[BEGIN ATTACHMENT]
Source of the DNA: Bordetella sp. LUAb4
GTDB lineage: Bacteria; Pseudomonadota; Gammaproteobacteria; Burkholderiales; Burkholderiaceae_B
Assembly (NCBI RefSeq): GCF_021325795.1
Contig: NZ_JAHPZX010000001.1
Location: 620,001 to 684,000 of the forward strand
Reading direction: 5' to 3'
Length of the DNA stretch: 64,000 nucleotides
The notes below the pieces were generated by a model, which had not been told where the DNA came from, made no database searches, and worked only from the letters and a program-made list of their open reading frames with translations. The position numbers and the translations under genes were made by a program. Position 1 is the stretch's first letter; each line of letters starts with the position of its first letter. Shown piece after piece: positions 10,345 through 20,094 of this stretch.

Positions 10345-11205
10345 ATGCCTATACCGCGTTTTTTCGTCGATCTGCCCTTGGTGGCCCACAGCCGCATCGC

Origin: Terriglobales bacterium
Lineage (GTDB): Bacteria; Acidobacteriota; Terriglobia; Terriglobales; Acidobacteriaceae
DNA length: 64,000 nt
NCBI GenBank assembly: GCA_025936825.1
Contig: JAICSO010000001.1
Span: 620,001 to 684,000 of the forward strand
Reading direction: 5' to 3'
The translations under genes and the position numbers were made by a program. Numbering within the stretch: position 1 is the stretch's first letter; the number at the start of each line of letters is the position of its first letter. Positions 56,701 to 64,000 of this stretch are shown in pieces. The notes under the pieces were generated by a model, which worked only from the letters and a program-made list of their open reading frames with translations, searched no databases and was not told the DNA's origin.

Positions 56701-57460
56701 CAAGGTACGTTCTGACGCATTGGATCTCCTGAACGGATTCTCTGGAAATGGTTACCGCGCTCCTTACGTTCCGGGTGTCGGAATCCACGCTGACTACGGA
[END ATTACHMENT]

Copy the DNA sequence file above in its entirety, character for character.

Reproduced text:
Source of the DNA: Bordetella sp. LUAb4
GTDB lineage: Bacteria; Pseudomonadota; Gammaproteobacteria; Burkholderiales; Burkholderiaceae_B
Assembly (NCBI RefSeq): GCF_021325795.1
Contig: NZ_JAHPZX010000001.1
Location: 620,001 to 684,000 of the forward strand
Reading direction: 5' to 3'
Length of the DNA stretch: 64,000 nucleotides
The notes below the pieces were generated by a model, which had not been told where the DNA came from, made no database searches, and worked only from the letters and a program-made list of their open reading frames with translations. The position numbers and the translations under genes were made by a program. Position 1 is the stretch's first letter; each line of letters starts with the position of its first letter. Shown piece after piece: positions 10,345 through 20,094 of this stretch.

Positions 10345-11205
10345 ATGCCTATACCGCGTTTTTTCGTCGATCTGCCCTTGGTGGCCCACAGCCGCATCGC

Origin: Terriglobales bacterium
Lineage (GTDB): Bacteria; Acidobacteriota; Terriglobia; Terriglobales; Acidobacteriaceae
DNA length: 64,000 nt
NCBI GenBank assembly: GCA_025936825.1
Contig: JAICSO010000001.1
Span: 620,001 to 684,000 of the forward strand
Reading direction: 5' to 3'
The translations under genes and the position numbers were made by a program. Numbering within the stretch: position 1 is the stretch's first letter; the number at the start of each line of letters is the position of its first letter. Positions 56,701 to 64,000 of this stretch are shown in pieces. The notes under the pieces were generated by a model, which worked only from the letters and a program-made list of their open reading frames with translations, searched no databases and was not told the DNA's origin.

Positions 56701-57460
56701 CAAGGTACGTTCTGACGCATTGGATCTCCTGAACGGATTCTCTGGAAATGGTTACCGCGCTCCTTACGTTCCGGGTGTCGGAATCCACGCTGACTACGGA